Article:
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      The Technology Behind Glucose Meters: Test Strips

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      Diabetes Technology & Therapeutics

      Mary Ann Liebert Inc

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          Evaluating Clinical Accuracy of Systems for Self-Monitoring of Blood Glucose

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            A new consensus error grid to evaluate the clinical significance of inaccuracies in the measurement of blood glucose.

            The objectives of this study were 1) to construct new error grids (EGs) for blood glucose (BG) self-monitoring by using the expertise of a large panel of clinicians and 2) to use the new EGs to evaluate the accuracy of BG measurements made by patients. To construct new EGs for type 1 and type 2 diabetic patients, a total of 100 experts of diabetes were asked to assign any error in BG measurement to 1 of 5 risk categories. We used these EGs to evaluate the accuracy of self-monitoring of blood glucose (SMBG) levels in 152 diabetic patients. The SMBG data were used to compare the new type 1 diabetes EG with a traditional EG. Both the type 1 and type 2 diabetes EGs divide the risk plane into 8 concentric zones with no discontinuities. The new EGs are similar to each other, but they differ from the traditional EG in several significant ways. When used to evaluate a data set of measurements made by a sample of patients experienced in SMBG, the new type 1 diabetes EG rated 98.6% of their measurements as clinically acceptable, compared with 95% for the traditional EG. The consensus EGs furnish a new tool for evaluating errors in the measurement of BG for patients with type 1 and type 2 diabetes.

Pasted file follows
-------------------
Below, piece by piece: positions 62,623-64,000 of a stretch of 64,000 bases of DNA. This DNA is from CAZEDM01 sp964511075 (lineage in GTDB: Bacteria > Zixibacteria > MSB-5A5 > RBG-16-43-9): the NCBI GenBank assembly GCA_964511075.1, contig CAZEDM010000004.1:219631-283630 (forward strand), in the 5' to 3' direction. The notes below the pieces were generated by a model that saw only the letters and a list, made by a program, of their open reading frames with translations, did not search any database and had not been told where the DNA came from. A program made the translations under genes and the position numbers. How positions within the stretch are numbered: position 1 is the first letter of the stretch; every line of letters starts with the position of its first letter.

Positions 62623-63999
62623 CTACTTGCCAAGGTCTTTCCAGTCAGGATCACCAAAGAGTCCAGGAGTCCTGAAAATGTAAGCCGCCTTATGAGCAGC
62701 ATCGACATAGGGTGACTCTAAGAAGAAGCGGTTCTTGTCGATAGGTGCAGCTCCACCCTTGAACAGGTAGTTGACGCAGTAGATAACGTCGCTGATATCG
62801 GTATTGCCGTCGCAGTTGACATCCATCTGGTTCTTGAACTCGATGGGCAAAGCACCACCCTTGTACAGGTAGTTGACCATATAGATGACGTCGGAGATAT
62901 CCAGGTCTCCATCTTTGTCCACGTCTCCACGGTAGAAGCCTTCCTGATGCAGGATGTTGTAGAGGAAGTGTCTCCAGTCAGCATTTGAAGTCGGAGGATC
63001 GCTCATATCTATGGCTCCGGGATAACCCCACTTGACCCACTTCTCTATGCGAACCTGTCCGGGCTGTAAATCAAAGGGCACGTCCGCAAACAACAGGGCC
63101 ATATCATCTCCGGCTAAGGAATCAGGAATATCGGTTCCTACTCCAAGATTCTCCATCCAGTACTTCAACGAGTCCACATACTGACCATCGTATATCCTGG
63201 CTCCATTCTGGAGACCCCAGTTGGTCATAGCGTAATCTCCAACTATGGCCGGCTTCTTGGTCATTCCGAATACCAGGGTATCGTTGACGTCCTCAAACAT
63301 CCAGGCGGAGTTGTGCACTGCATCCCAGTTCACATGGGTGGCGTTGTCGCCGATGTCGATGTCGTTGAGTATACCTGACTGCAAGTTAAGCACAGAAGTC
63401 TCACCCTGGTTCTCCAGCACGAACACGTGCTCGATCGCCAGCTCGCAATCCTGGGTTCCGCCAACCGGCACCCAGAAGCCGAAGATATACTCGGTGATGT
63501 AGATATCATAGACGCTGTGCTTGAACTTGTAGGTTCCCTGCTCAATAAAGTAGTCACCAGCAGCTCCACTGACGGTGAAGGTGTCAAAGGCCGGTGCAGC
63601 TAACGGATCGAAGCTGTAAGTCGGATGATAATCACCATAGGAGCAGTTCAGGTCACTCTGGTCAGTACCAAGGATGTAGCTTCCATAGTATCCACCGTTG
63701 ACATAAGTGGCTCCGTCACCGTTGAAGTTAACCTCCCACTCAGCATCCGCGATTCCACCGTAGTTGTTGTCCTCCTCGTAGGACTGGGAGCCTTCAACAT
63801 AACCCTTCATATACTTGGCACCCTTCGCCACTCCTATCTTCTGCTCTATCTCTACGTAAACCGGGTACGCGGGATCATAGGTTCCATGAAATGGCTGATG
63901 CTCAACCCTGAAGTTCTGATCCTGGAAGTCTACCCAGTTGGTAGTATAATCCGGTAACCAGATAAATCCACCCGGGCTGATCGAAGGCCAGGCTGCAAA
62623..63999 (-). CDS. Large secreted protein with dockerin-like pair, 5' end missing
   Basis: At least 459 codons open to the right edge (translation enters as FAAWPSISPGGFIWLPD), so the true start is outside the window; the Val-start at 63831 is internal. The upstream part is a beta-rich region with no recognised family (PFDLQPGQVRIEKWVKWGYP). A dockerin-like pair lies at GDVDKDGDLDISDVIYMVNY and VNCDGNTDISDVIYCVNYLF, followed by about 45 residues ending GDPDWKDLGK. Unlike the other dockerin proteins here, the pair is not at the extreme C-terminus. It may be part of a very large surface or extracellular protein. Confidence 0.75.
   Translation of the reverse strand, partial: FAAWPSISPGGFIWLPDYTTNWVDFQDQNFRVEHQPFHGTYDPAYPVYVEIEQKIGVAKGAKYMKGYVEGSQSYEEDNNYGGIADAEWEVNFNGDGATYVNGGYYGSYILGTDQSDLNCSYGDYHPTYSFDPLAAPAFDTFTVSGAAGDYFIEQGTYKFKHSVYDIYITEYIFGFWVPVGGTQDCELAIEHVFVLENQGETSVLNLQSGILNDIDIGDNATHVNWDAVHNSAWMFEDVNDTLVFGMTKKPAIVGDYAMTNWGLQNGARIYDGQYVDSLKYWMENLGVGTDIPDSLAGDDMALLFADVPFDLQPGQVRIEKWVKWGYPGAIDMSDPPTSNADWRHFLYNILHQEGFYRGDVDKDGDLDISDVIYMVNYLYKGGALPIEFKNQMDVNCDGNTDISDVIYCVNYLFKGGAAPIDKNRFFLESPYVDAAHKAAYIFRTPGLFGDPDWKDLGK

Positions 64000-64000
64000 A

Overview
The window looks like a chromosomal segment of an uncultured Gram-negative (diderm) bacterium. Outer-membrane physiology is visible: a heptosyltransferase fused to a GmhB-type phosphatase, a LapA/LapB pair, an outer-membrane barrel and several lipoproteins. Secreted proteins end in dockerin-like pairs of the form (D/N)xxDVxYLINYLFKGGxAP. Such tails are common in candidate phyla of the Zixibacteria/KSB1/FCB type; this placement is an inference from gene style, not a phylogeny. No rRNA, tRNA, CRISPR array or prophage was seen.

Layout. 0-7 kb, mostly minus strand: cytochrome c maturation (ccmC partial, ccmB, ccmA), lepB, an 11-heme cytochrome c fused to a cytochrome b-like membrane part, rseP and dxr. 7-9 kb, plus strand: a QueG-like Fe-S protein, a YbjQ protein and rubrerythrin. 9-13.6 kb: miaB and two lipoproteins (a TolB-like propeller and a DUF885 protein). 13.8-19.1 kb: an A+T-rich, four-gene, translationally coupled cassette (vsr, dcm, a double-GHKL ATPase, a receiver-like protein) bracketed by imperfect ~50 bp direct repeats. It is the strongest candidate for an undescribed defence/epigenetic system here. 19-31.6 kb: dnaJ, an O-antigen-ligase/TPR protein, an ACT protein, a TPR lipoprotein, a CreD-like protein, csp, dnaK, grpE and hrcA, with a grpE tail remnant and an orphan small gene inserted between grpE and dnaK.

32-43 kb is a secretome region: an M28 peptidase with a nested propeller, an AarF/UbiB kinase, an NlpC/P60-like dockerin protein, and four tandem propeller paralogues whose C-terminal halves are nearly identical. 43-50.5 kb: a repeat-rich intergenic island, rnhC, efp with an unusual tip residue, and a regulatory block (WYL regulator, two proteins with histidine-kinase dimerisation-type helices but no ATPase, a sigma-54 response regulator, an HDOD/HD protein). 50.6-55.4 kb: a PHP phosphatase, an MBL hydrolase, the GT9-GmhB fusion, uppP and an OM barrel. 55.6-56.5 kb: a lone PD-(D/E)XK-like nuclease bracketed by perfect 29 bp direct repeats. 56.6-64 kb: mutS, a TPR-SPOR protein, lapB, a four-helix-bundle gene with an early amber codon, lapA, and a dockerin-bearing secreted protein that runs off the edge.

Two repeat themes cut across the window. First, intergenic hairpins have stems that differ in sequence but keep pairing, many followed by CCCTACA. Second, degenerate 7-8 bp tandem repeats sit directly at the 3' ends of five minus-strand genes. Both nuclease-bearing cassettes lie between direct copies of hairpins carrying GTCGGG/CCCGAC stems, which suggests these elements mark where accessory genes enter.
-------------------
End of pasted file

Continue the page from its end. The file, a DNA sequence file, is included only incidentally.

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              Glucose oxidase from Aspergillus niger: the mechanism of action with molecular oxygen, quinones, and one-electron acceptors.

              Glucose oxidase from the mold Aspergillus niger (EC 1.1.3.4) oxidizes beta-D-glucose with a wide variety of oxidizing substrates. The substrates were divided into three main groups: molecular oxygen, quinones, and one-electron acceptors. The kinetic and chemical mechanism of action for each group of substrates was examined in turn with a wide variety of kinetic methods and by means of molecular modeling of enzyme-substrate complexes. There are two proposed mechanisms for the reductive half-reaction: hydride abstraction and nucleophilic attack followed by deprotonation. The former mechanism appears plausible; here, beta-D-glucose is oxidized to glucono-delta-lactone by a concerted transfer of a proton from its C1-hydroxyl to a basic group on the enzyme (His516) and a direct hydride transfer from its C1 position to the N5 position in FAD. The oxidative half-reaction proceeds via one- or two-electron transfer mechanisms, depending on the type of the oxidizing substrate. The active site of the enzyme contains, in addition to FAD, three amino acid side chains that are intimately involved in catalysis: His516 with a pK(a)=6.9, and Glu412 with pK(a)=3.4 which is hydrogen bonded to His559, with pK(a)>8. The protonation of each of these residues has a strong influence on all rate constants in the catalytic mechanism.
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                Author and article information

                Journal
                Diabetes Technology & Therapeutics
                Diabetes Technology & Therapeutics
                Mary Ann Liebert Inc
                1520-9156
                1557-8593
                June 2008
                June 2008
                : 10
                : s1
                : S-10-S-26
                Article
                10.1089/dia.2008.0005
                © 2008

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